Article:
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Dong Hoi

Travel Guide

Sprawling Dong Hoi is a pretty little town, which has fared a good bit better in the last three decades than it's neighbour 95 km to the south (with the confusingly similar name), Dong Ha.

Dong Hoi once had a citadel, though all that remain are a few picturesque moats and gates, which gives it a bit of the flavour of Hue.

There's also some war remnants, notably a burned out church that's been left standing as a memorial, between Nguyen Du and the Nhat Le River.

Further to the north, along Thruong Phat, there are what appear to be French-era bunkers and gun placements -- but, in the scheme of things, the wartime attractions are pretty mediocre.

Western visitors don't show up here in force, so not a lot of English is spoken anywhere outside of the swankier hotels, and tour services are harder to negotiate here than in Dong Ha.

While it is possible to tour the DMZ sites from here, you'll have to factor in at least three hours of round-trip drive time just to go and come back -- the real reason travellers stop here is to take a gander at the stunning Phong Nha Cave, 55 km away and easily reachable on a day trip.

A lesser reason is the Nha Le beach -- not a patch on the beaches south of Lang Co, but way better than Thuan An Beach near Hue -- so if you're in town on a sunny summers day, it'll do the trick.

While you're there, be sure to check out the Sun Spa Resort, even if you aren't staying there, for some surprisingly affordable a la carte services including watersports, tennis, yoga lessons, and spa services.

Don't bother looking for the 'centre of things' in Dong Hoi because there really isn't one, other than that formed by the city's main landmark, the Quang Binh gate. As Highway 1 passes through Dong Hoi, coming from the south, it changes name to Quang Trung after crossing Cau Dai (which means 'long bridge,' though it's actually pretty short). As the road passes the Quang Binh gate, it becomes Hung Vuong, and finally turns into Ly Thuong Kiet before reassuming its identity as Highway 1.

There are numerous hotels along this stretch of the road through town, all of which suffer a bit in quality due to the loud, honking trucks passing by all day long. Heading east from the gate along Me Suot, you'll find the town's central market, which is a good place to head for local food, coffee, and atmosphere. To the north of the market, following the river, is the Nhat Le bridge which cross the river it's named after, providing access to Nha Le beach. Other than the main beach, one guest house and the four-star Sun Spa resort, there is precious little out that way. North of the bridge, along the west bank of the river, there's a good variety of accommodation and very little traffic, making it a quiet alternative to Highway 1, though it may be harder to find services and places to eat nearby.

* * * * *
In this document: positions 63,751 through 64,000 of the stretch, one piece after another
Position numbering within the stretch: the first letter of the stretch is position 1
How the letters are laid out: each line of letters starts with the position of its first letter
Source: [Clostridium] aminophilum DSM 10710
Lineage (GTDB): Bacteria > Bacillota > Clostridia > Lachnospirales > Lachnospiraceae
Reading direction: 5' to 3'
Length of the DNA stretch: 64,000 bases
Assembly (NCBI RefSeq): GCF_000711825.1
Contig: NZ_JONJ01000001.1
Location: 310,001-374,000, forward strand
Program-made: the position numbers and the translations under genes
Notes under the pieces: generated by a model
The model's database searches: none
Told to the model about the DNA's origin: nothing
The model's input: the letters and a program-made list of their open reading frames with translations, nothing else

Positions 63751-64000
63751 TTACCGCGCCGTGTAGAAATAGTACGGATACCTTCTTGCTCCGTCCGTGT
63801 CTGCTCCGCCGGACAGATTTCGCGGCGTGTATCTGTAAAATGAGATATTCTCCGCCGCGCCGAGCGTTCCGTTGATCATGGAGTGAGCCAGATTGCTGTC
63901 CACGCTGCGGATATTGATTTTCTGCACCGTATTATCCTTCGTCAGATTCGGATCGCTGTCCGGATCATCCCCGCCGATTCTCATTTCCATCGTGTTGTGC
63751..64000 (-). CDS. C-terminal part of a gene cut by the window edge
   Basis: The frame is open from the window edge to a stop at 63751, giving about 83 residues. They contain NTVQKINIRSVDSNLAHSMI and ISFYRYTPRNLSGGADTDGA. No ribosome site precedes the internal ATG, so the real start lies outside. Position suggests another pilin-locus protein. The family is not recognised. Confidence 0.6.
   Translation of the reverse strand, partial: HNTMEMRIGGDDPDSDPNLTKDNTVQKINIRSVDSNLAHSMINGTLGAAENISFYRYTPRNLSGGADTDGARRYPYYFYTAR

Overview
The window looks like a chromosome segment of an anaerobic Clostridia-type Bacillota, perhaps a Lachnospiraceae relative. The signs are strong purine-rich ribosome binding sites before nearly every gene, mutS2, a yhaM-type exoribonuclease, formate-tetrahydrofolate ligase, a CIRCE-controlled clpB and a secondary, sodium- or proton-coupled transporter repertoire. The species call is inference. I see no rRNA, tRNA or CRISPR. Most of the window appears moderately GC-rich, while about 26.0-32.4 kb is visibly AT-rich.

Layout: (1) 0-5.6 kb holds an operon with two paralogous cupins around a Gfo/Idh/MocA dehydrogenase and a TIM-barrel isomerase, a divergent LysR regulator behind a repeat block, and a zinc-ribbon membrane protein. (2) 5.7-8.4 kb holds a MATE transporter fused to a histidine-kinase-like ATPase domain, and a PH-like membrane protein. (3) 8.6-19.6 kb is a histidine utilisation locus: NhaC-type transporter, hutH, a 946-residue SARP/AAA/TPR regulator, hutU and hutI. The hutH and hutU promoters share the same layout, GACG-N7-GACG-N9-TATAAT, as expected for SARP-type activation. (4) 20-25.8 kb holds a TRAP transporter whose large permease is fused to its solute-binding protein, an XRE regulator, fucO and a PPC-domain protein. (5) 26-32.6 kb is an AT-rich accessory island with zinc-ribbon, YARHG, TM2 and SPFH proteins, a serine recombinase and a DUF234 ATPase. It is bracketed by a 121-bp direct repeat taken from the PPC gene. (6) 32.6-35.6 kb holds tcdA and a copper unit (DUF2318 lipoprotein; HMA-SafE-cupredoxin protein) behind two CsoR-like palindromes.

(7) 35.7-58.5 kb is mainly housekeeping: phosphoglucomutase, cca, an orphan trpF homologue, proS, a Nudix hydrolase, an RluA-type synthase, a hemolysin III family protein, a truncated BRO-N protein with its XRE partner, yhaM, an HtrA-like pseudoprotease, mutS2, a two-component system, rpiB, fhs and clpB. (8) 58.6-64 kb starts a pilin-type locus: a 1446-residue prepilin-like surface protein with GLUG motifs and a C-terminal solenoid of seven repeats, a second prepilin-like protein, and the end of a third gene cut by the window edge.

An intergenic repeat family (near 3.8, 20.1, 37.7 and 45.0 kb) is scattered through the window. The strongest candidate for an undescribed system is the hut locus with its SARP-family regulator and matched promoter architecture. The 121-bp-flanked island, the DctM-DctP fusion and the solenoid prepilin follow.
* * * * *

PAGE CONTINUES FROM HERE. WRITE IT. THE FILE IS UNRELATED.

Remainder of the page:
Heading west from the Quang Binh gate leads to Nguyen Huu Canh, and the bus station at the intersection with Tran Hung Dao. Continuing west on Tran Hung Dao leads to the Cho Ga (station market) a kilometre further on, in back of which sits the train station on Hoang Dieu. Continuing past the train station, the road hooks up with Phan Dinh Phung which heads west to join Ho Chi Minh -- Phong Nha cave is about 50 km further on from there.

The post office is located along Hung Vuong (Highway 1) at the north-west corner of Tran Hung Dao. Long Distance phone services are available.

There are plenty of ATMs around the Quang Binh gate, and half a dozen banks in the immediate area.

Incom Bank: 50 Ly Thuong Kiet, Dong Hoi. T: (052) 843 731, F: (052) 843 782. Hours: 08:30 to 11:30, 13:00 to 16:30 weekdays.
Main Post Office: 1 Tran Hung Dao, Dong Hoi. T: (052) 822 532, F: (052) 822 077. Hours: 06:00 to 21:30.

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Text and/or map last updated on 24th November, 2015.

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After years of camping in her back garden in the New Forest, Caroline Mills’ parents went wild and jetted her off to Morocco where her dream of becoming a traveling belly dancer was born.

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